Paper presented at Contemporary and Historical Archaeology in Theory (CHAT) Conference 2013, UCL London 09/11/13.
Since February 2013, we have been archaeologists-in-residence at Papay Gyro Nights, an international contemporary arts festival held annually on the island of Papa Westray, Orkney. In this paper we present some aspects of this work-in-progress and discuss part of this experience. We will be focussing upon two interlinked projects: firstly, our own interactive walking fieldwork which contributes to the festival, and secondly, a collaborative ‘folklore-in-the-making’ project that we have undertaken with an artist-in-residence. This contemporary archaeology has necessitated a new fieldwork methodology as we have developed our own practice as archaeologists within an arts context.
(Aerial photo: Orkney SMR)
Papa Westray (Papay) is one of Orkney’s northernmost islands, with a population of 90 people. Although only 2km by 7km, it is extraordinarily rich in archaeological sites and home to 20th-century wartime remains, early Christian sites and the oldest standing building in NW Europe, the 5,500-year-old house at the Knap of Howar. There is also a rich folkloric tradition with many stories embedded within the island – this is a place of trows, selkies, a cow bombed in the 1939-45 war and St Tredwell who removed her eyes to retain her chastity. The rhythm of contemporary daily life is punctuated by the ferry and flight timetables, which can be disrupted by weather at any time of year.
Papay Gyro Nights
In August 2007 two contemporary artists, Sergei Ivanov and Tzi Man Chan, who had recently moved to the island from London, set up Land Art Papa Westray, an independent, not-for-profit project specialising in place-specific art and curatorial practice. Drawing inspiration from the near forgotten 19th-century Papa Westray tradition of the Night of the Gyros, the first International Papay Gyro Nights Contemporary Arts Festival was coordinated on the island in 2011. The week-long festival coincides with the first full moon in February, the traditional time of the gyros involving guising, a night chase and fire. In the words of the organisers, the festival is:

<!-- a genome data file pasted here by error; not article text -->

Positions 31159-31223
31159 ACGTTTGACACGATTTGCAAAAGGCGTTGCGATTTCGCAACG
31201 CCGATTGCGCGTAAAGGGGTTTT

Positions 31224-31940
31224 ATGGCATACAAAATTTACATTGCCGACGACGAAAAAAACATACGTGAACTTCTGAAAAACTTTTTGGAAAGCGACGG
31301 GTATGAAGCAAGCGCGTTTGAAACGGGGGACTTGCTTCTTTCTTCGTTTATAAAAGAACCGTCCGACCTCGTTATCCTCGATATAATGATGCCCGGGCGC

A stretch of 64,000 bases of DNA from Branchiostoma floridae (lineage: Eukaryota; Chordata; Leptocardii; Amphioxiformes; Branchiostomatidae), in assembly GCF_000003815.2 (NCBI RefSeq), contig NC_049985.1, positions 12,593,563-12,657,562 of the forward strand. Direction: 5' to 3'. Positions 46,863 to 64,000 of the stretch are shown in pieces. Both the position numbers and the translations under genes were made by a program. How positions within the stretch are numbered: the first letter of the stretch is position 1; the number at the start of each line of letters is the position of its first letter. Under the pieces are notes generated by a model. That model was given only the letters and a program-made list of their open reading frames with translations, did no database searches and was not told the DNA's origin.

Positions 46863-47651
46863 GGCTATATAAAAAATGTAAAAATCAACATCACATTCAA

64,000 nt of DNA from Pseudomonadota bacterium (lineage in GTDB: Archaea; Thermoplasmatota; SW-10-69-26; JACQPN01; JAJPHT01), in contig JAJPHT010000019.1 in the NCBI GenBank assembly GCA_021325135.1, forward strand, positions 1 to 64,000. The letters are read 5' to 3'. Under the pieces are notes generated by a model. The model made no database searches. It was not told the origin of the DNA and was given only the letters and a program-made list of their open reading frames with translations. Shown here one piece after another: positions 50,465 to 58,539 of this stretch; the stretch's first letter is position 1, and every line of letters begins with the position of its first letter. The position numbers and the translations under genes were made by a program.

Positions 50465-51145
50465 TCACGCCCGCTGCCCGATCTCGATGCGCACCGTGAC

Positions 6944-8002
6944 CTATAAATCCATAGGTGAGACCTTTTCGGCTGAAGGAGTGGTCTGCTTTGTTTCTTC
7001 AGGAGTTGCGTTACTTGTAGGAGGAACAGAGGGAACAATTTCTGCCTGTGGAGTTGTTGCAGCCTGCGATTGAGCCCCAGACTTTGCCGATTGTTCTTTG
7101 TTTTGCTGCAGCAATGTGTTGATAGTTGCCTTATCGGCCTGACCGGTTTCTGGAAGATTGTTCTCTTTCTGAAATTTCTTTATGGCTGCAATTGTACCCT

‘a research lab, learning hub and the place for a discussion about the interaction between new media and ideas in relation to tradition, ritual and the island’s landscape and heritage … the Island is transformed into the art space…”(Ivanov & Chan 2013).
There is an emphasis on new media – video art, photography and sound art – and events, installations and workshops are held throughout the island in the old kelp store, the grain loft at Holland farm, and Papay School with the main focus the organisers’ house and workshop at Tredwell. Attendance at events is small, often 10 to 15 people, although numbers rise for music events, films and storytelling. At the end of each year, the Knap of Howar Art Prize is awarded to one artist, voted for by the local community.
Residencies this year included a sound artist, a photographer and kinetic artists from Norway, a multi-media artist from Hong Kong, a painter from London, a storyteller from Orkney and a French film-maker. In addition to the artistic residencies, there was also an anthropologist-in-residence (Stuart McLean, University of Minnesota), a philosopher-in-residence (Rick Dolphijn, Utrecht University) and archaeologists-in-residence (us).
Archaeologists in Residence
So, how do we define an archaeological residency? The recent increase in art-archaeology interactions and collaborations has been well-documented (see Edmonds & Evans 1991; Renfrew 2003; Renfrew et al 2004; Schofield 2006; Cochrane and Russell eds. Forthcoming; Bailey 2008; O’Connor 2008; Russell 2008) and we do not need to reiterate them here. There are clearly many artists working with archaeological material, themes or processes in their work, such as Mark Dion (Dion & Coles 1999; Vilches 2007), Simon Callery (Callery 2004) amongst others (see Cochrane & Russell 2007; Russell & Cochrane 2008; Roelstraete 2009), and there are also archaeologists who are inspired by artists in their interpretations of the past (Tilley et al 2000). There are however scarce instances of archaeologists exploring new forms of practice within an arts setting (Bailey 2008; although see Thomas forthcoming).
In October 2012 I posed this question to the CHAT discussion list: “Although there are now many examples of residencies by artists in archaeological environments, I was wondering if list members know of any archaeological ‘residencies’ in contemporary art environments….. What form did / could these take? What made them specifically archaeological?”